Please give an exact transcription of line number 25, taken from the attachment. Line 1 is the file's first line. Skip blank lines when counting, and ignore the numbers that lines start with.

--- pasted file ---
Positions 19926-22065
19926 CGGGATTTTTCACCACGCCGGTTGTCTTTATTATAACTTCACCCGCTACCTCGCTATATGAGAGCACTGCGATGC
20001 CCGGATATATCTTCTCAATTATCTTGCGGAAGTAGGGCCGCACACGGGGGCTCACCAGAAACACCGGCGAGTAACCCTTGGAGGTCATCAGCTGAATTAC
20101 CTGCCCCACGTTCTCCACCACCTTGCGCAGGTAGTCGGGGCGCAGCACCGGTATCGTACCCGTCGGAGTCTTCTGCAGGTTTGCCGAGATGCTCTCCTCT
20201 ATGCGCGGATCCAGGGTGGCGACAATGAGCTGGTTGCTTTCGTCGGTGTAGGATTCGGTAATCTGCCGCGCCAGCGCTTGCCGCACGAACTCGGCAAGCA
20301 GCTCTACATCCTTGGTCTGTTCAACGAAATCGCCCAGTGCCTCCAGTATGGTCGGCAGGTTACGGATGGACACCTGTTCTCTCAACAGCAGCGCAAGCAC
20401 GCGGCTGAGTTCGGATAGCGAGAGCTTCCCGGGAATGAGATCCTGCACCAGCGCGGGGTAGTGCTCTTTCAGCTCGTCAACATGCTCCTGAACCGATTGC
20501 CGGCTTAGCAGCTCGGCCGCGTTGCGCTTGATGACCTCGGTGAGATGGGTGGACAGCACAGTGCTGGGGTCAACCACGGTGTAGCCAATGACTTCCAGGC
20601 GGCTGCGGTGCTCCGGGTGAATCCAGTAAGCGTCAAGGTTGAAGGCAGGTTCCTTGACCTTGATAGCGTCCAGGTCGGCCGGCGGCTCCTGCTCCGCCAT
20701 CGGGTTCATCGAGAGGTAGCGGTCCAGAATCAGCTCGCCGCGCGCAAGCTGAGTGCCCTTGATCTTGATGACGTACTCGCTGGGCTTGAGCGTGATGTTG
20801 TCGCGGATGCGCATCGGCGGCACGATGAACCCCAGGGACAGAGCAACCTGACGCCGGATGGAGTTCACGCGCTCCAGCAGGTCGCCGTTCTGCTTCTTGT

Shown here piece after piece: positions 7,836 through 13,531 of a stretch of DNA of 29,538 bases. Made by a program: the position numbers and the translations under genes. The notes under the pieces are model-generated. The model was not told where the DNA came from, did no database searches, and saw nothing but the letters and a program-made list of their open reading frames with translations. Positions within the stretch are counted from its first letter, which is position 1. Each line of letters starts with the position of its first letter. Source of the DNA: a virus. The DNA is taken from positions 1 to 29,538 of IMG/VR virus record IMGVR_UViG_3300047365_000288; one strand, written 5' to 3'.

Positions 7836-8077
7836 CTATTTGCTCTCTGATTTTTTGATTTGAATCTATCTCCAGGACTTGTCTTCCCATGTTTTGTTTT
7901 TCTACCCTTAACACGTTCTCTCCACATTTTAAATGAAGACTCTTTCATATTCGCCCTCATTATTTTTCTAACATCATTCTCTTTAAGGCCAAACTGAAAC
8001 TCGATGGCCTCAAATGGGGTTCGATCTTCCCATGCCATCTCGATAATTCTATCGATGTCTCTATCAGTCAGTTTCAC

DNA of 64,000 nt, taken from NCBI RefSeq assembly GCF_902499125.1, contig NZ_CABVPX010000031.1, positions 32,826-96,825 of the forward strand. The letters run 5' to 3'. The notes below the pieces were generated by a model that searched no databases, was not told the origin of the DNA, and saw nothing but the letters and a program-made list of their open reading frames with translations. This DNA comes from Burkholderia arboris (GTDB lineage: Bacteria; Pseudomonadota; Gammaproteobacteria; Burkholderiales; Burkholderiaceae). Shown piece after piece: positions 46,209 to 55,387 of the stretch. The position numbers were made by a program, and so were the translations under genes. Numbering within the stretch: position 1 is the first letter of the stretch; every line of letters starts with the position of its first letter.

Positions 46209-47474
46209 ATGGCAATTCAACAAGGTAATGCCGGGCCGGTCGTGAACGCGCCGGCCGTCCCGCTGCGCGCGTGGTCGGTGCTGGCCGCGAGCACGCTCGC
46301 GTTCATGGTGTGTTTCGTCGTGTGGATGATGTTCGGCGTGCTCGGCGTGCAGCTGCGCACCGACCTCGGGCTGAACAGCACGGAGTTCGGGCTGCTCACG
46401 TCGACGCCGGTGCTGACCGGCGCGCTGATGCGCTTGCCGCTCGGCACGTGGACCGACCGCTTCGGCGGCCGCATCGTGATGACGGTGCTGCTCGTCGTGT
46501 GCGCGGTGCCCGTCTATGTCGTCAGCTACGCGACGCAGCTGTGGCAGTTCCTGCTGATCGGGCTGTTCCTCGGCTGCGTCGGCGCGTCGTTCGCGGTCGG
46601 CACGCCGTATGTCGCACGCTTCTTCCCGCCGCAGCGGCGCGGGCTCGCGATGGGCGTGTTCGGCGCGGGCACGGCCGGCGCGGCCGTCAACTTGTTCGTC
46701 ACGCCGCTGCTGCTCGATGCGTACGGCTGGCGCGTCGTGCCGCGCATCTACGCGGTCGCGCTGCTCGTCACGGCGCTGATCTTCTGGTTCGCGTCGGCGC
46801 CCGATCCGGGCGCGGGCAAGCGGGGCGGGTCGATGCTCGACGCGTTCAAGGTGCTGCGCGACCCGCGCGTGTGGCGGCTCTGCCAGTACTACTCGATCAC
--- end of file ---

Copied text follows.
46801 CCGATCCGGGCGCGGGCAAGCGGGGCGGGTCGATGCTCGACGCGTTCAAGGTGCTGCGCGACCCGCGCGTGTGGCGGCTCTGCCAGTACTACTCGATCAC